There is now substantial evidence that teaching social and emotional skills to children in all grades through high school pays off. For a meta-analysis of 200+ studies involving 250,000+ children, see here. Mindfulness is often a part of this learning, often abbreviated to SEL. Thanks to Daniel Goleman and Linda Lantieri for their pioneering efforts. And to Mindful Schools and the Hawn Foundation for looking really deeply into curriculum needs and creating new programs.
I have been trained (a weekend of lecture and experiential learning) in the Mindful Schools curriculum, and taught it twice to 6th graders in New York City. I’m happy with the results, as are the students, teachers, and administration. I already had a well-developed personal meditation practice, and 4 years experience teaching mindfulness meditation to adults.
The Mindful Schools curriculum consists of 15 lessons of about 15 minutes each. They have been used with thousands of children, and teacher feedback has produced solid, tried and true, lessons. I am less familiar with the lessons written for high school students.
I have been reading the MindUp curriculum, published recently by Scholastic. This curriculum is designed to be taught for most of a school year, with 15 to 30 minutes devoted to each class, and with participation by the school as a whole. So, in addition to the primary teacher, there is an expectation of using a core breathing practice at the beginning and the end of each day, and of possibly using it at some transition points. There is an enrichment opportunity for teachers in social studies, language arts, and science to build elements into their teaching. Taken together, this approach shows much promise, because children are more like to learn and internalize something that is integrated into the educational experience.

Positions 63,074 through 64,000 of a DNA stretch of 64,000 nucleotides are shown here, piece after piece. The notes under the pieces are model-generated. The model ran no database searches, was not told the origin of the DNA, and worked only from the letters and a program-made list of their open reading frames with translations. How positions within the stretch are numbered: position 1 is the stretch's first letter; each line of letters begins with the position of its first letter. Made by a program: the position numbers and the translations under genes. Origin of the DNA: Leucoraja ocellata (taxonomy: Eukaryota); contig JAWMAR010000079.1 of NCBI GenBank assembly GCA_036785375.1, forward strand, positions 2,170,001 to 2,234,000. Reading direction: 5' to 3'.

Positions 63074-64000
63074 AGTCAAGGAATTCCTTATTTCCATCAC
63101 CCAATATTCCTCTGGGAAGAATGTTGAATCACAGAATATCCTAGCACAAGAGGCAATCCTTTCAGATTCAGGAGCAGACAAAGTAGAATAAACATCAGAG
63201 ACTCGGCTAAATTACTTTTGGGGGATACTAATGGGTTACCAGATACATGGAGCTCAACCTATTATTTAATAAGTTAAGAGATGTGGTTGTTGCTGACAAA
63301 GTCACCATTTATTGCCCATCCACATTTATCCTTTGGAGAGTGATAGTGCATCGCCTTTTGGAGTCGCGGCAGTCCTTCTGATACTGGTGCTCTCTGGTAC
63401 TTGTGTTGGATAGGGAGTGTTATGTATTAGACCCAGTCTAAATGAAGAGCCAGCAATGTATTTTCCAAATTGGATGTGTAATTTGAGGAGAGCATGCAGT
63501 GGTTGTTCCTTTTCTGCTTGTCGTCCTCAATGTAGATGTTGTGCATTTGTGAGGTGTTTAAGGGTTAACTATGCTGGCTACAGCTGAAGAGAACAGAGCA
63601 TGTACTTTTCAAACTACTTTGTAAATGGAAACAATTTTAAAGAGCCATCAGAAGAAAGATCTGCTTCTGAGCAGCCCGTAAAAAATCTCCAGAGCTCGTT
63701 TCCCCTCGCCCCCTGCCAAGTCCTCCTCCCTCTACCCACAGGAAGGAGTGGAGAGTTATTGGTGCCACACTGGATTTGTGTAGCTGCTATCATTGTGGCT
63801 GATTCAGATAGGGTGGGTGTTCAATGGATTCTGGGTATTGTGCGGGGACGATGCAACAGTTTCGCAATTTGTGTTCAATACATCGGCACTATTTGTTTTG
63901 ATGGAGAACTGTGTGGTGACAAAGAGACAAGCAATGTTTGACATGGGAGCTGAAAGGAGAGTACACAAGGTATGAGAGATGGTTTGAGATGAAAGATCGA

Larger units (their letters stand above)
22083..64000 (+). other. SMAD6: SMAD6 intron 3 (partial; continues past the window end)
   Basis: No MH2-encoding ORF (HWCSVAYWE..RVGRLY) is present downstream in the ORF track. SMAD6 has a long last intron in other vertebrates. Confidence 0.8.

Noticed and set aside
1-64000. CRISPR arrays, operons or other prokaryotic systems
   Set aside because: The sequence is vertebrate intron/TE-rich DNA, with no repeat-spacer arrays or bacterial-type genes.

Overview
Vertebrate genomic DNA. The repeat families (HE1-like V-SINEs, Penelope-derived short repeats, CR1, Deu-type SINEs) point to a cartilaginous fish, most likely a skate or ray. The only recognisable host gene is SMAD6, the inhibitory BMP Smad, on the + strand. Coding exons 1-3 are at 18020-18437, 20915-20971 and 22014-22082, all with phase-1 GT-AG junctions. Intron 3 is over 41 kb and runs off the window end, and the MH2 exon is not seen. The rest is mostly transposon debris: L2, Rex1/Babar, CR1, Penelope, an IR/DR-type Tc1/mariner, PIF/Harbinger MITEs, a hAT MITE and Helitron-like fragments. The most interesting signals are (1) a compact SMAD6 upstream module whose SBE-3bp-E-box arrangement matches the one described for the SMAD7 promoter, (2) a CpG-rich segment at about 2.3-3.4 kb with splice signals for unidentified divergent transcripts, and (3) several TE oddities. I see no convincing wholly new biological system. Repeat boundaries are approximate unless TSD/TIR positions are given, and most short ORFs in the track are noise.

So…. while Mindful Schools has the advantage of lots of experience, MindUp has a more ambitious idea to teach more deeply, with more integration into the overall educational experience. Both will benefit as more research become available. For now, there is enough research from SEL to merit, in my opinion, introducing either curriculum now.
Teachers, parents, and administrators, please add your comments. I want this to be he beginning of a conversation. We can gain so much from sharing our experiences.